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Update on Amendment to Massachusetts Personnel Records Statute

  • September 17, 2010

Despite requests by several law firms, the Massachusetts Attorney General has decided not to issue an interpretive guidance or other interpretive aid for a broadly worded amendment to the Massachusetts Personnel Records statute that places an affirmative duty on employers to notify employees when adding new information to a “personnel record” that could negatively affect the employee’s employment or lead to disciplinary action.  (See, Massachusetts Personnel Records Law Amended to Add Notification to Employees.)

The amendment says, “. . . An employer shall notify an employee within 10 days of the employer placing in the employee’s personnel record any information to the extent that the information is, has been used or may be used, to negatively affect the employee’s qualification for employment, promotion, transfer, additional compensation or the possibility that the employee will be subject to disciplinary action.. . .” It went into effect August 1, 2010.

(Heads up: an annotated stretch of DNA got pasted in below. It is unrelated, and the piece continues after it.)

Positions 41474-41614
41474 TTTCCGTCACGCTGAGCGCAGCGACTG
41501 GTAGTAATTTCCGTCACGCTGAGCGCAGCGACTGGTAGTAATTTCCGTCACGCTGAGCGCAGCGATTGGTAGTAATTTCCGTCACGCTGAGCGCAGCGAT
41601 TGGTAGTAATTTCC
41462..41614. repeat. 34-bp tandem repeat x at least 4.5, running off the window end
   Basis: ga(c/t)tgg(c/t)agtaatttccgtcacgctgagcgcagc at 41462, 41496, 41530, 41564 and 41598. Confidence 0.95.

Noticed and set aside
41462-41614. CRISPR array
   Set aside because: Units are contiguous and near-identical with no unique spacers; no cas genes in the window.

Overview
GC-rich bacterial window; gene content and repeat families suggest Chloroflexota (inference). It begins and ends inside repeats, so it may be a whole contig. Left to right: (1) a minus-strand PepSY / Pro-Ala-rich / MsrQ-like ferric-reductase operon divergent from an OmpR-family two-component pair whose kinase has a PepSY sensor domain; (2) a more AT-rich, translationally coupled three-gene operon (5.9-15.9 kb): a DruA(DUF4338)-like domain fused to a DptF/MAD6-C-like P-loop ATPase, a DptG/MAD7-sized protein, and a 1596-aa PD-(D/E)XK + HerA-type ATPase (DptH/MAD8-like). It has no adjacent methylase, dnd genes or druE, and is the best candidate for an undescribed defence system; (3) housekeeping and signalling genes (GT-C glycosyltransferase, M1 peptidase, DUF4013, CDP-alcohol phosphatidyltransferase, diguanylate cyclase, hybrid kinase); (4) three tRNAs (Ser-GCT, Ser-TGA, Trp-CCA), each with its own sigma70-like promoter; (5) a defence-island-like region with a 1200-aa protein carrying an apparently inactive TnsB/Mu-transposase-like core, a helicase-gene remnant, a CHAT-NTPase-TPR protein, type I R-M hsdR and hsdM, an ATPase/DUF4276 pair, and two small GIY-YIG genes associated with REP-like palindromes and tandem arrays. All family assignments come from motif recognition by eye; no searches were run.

Unofficially, for now, it appears that the Attorney General does not intend to enforce the new mandate aggressively by seeking fines against employers for non-compliance. Rather, the Attorney General intends to try to help “work things out” between the complaining employee and his or her employer.  Also unofficially, it appears the Attorney General will be concerned mainly that employees receive notice of the inclusion of documents that are likely to be used negatively and will not construe the amendment as broadly as might be arguable.

Because these are unofficial positions, we continue to recommend that employers err on the side of providing notification.

We will continue to keep you updated about the amendment. Employers are encouraged to contact their Jackson Lewis attorney with any questions regarding the notification requirement.

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